Operations strategy: A literature review

John C. Anderson, Gary Cleveland, Roger G. Schroeder

Research output: Contribution to journalArticlepeer-review

249 Scopus citations


Competitive pressures on American business have created the need for improved understanding and practice of operations strategy. Over the past 20 years some 80 articles and several books have been written on the subject. These writings, while diverse in nature and placement, serve to shape what we know about operations strategy and the opportunities for improved practice and meaningful research. This paper examines an underlying argument that exists within the literature that proper strategic positioning or aligning of operations capabilities can significantly impact competitive strength and business performance of an organization. The discussion is organized around four related premises: (1) that there exists a strategic, as opposed to a tactical, view of operations, (2) that there must be some synergistic process of integrating business and operations strategic issues, (3) that there are operations decision or policy areas which demonstrate strategic opportunities, and (4) that conceptual structures exist by which to target and focus operations strategy. The paper concludes that the literature and emerging research support each of these premises to varying degrees. The authors believe that further understanding of these premises could be benefited by more careful and consistent definition of operations strategy concepts and terminology, by more attention being placed on the content and process of operations strategy, by more empirical study, and finally by more emphasis being placed on service operations strategy.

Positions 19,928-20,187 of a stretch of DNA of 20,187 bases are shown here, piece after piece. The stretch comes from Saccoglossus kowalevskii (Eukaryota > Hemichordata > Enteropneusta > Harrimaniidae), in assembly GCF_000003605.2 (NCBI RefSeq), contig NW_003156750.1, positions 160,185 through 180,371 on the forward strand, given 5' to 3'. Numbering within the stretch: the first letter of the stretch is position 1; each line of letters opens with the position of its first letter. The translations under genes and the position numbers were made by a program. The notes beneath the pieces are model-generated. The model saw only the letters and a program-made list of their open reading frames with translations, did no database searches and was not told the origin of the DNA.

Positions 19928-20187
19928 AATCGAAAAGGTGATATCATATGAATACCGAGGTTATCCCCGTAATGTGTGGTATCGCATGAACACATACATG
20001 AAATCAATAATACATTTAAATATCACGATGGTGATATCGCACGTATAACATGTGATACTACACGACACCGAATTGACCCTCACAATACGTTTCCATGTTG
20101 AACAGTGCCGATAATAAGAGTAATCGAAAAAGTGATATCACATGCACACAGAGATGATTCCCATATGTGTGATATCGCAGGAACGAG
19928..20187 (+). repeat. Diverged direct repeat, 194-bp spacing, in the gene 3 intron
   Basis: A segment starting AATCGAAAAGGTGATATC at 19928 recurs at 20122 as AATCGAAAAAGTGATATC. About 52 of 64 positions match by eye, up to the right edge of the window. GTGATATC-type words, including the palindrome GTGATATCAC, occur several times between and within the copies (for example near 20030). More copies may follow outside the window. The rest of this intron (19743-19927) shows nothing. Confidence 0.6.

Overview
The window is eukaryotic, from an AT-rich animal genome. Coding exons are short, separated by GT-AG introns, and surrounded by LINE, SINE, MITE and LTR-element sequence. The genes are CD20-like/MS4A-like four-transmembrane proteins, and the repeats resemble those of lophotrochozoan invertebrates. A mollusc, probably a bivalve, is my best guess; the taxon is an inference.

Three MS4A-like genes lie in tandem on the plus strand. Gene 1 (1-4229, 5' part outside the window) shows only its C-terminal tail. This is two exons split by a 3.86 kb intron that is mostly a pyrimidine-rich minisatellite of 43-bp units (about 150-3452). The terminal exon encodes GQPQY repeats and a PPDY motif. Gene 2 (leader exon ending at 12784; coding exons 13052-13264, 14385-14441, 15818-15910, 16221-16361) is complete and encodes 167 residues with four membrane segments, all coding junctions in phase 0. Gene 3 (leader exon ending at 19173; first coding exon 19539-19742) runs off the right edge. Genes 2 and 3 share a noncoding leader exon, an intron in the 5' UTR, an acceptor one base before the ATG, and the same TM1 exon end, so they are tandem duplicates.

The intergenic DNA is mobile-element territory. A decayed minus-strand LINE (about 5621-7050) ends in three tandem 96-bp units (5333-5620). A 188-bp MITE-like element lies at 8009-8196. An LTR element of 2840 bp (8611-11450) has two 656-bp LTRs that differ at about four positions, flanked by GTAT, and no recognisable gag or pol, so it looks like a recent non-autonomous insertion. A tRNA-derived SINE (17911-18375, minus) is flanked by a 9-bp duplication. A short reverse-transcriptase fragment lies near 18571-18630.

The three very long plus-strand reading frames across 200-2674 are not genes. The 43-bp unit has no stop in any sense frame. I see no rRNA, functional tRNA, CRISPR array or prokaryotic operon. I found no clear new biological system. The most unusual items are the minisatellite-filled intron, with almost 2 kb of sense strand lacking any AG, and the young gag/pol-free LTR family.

Original languageEnglish (US)
Pages (from-to)133-158
Number of pages26
JournalJournal of Operations Management
Issue number2
StatePublished - Apr 1989
Externally publishedYes


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